Etc.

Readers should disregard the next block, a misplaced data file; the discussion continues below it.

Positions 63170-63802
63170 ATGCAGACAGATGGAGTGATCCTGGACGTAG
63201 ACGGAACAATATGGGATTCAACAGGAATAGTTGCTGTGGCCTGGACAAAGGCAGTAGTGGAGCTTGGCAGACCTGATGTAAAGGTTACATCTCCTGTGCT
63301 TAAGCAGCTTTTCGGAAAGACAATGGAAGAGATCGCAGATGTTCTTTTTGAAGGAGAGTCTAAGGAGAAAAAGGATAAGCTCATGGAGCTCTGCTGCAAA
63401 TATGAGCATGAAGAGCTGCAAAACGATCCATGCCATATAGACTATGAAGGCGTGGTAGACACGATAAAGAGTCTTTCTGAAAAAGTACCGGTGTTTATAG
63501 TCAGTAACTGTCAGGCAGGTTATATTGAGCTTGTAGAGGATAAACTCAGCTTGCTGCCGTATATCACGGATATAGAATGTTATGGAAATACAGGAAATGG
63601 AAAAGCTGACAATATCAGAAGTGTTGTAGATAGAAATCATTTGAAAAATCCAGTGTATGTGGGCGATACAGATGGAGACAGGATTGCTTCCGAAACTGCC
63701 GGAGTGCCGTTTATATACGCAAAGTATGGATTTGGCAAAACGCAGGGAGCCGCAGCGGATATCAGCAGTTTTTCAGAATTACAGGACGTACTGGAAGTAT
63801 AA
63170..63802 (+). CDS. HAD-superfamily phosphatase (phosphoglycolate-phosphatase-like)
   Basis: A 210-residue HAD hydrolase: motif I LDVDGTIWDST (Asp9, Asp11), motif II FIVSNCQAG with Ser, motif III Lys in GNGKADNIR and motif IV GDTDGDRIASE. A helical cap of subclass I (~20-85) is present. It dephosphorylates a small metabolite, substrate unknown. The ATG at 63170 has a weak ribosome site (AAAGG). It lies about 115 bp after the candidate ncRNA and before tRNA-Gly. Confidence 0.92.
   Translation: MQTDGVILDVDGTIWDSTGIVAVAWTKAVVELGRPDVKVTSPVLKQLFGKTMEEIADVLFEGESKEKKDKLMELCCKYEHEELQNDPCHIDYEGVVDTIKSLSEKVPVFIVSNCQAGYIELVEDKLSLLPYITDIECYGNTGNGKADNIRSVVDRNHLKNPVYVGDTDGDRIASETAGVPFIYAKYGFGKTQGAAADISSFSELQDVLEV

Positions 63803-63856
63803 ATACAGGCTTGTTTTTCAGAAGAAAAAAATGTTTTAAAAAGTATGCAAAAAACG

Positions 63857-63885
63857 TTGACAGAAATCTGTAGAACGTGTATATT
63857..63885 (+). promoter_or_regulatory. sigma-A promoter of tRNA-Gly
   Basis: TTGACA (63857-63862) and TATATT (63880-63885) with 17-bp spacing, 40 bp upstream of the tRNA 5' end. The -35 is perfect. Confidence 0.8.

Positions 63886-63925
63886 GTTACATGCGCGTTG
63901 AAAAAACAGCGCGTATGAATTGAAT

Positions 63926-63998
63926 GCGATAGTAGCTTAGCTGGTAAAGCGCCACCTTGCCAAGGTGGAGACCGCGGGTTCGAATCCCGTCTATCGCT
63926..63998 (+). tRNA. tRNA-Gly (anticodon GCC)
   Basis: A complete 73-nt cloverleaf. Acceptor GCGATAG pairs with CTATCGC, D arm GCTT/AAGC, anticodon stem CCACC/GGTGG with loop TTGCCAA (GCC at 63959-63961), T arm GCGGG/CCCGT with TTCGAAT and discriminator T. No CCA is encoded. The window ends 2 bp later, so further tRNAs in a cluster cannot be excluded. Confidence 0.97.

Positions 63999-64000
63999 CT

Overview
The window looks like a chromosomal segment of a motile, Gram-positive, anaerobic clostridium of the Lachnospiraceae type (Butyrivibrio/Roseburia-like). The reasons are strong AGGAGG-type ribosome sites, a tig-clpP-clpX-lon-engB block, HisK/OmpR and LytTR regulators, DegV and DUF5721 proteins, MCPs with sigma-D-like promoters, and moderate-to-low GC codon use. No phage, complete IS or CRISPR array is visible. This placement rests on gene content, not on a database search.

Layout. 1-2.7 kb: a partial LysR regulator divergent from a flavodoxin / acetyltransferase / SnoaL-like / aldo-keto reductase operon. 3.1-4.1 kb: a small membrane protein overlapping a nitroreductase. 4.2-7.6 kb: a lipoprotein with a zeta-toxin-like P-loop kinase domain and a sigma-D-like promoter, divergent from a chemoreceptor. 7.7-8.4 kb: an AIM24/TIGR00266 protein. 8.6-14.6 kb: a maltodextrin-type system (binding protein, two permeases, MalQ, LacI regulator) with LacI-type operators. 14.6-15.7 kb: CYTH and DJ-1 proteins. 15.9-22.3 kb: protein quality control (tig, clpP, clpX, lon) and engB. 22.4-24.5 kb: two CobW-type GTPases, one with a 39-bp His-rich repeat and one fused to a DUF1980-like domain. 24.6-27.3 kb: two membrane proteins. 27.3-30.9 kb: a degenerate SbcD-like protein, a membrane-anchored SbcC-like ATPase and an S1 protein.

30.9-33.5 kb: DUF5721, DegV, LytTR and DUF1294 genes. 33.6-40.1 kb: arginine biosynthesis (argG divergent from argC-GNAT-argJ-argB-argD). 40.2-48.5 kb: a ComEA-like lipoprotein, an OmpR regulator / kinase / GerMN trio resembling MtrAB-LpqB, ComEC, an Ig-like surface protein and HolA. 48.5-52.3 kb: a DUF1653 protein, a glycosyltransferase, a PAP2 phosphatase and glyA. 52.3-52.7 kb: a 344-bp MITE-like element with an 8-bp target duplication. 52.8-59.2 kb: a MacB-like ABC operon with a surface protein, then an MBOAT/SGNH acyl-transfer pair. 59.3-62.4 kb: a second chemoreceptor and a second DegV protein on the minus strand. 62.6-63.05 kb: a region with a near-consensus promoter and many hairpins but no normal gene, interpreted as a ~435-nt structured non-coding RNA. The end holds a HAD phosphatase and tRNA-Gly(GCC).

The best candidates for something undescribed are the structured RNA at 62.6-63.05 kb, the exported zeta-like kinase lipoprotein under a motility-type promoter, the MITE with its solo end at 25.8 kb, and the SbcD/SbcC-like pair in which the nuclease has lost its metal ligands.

Well, Missoula, we’re apparently in need of some cultural Viagra. President of Spiker Communications Wes Spiker says that Lamar Outdoor Advertising decided not to run Spiker’s billboard advertisement for the Missoula-based Cosmetic Surgical Arts Centre because it “just didn’t think Missoula was culturally up for it.” Dex Media and Mountain Line buses likewise banned the ad, which shows a photograph of a woman looking at herself in a mirror, her hands up her tank top, stretching the shirt to see what she might look like with a bigger chest. That’s what Spiker sees, anyhow. But the ad, it turns out, is kind of like one of those optical-illusions that elementary school kids look at and ask: What do you see first, the old woman or the bunny rabbit? In this case some people—including a random sampling of clients and family to whom Spiker says he showed the ad before pitching it—see a woman “obviously in a dressing room set-up of a department store with a full-length mirror, checking out a new tank top and wondering, hey, what if?” says Spiker. But to others—including Lamar General Manager Paul Dennehy (who was quoted in a press release by Spiker PR man Alan Rosenberg but unavailable for comment)—the ad shows a woman who might be construed as fondling herself. And fondling, of course, raises issues of morality, which, on the heels of Janet Jackson’s wardrobe malfunction, Nicolette Sheridan’s Monday Night Football teaser and the outcome of the 2004 presidential election, has captured national headlines as if morality is going out of style. Maybe it’s all the reality TV makeover shows and Victoria’s Secret commercials that have stirred heightened sensitivity to these moral issues (placement of Spiker’s ad in a Southgate Mall kiosk across from the Victoria’s Secret store was rejected as well). But last time we turned on the tube for two seconds, those shows and ads were running, right here in Missoula. Rosenberg muses that perhaps people are more comfortable dealing with such issues on a national rather than local level. And in fairness, a small-town billboard can’t be turned off like a prime-time show. But to reassure those Missoulians wondering if their town is actually less liberal (does that mean more moral?) than they thought, Spiker says plenty of locals have no trouble with the ad, which the Missoulian did accept. For instance: Spiker’s 70-year-old mom, he says, detected no immorality. One Missoula woman who has had breast augmentation work done at the Cosmetic Surgical Arts Centre says she hasn’t seen the ad, but her reflection on her own decision to undergo cosmetic surgery may best relay what the controversial photograph intended: “It’s a really personal thing,” she says.
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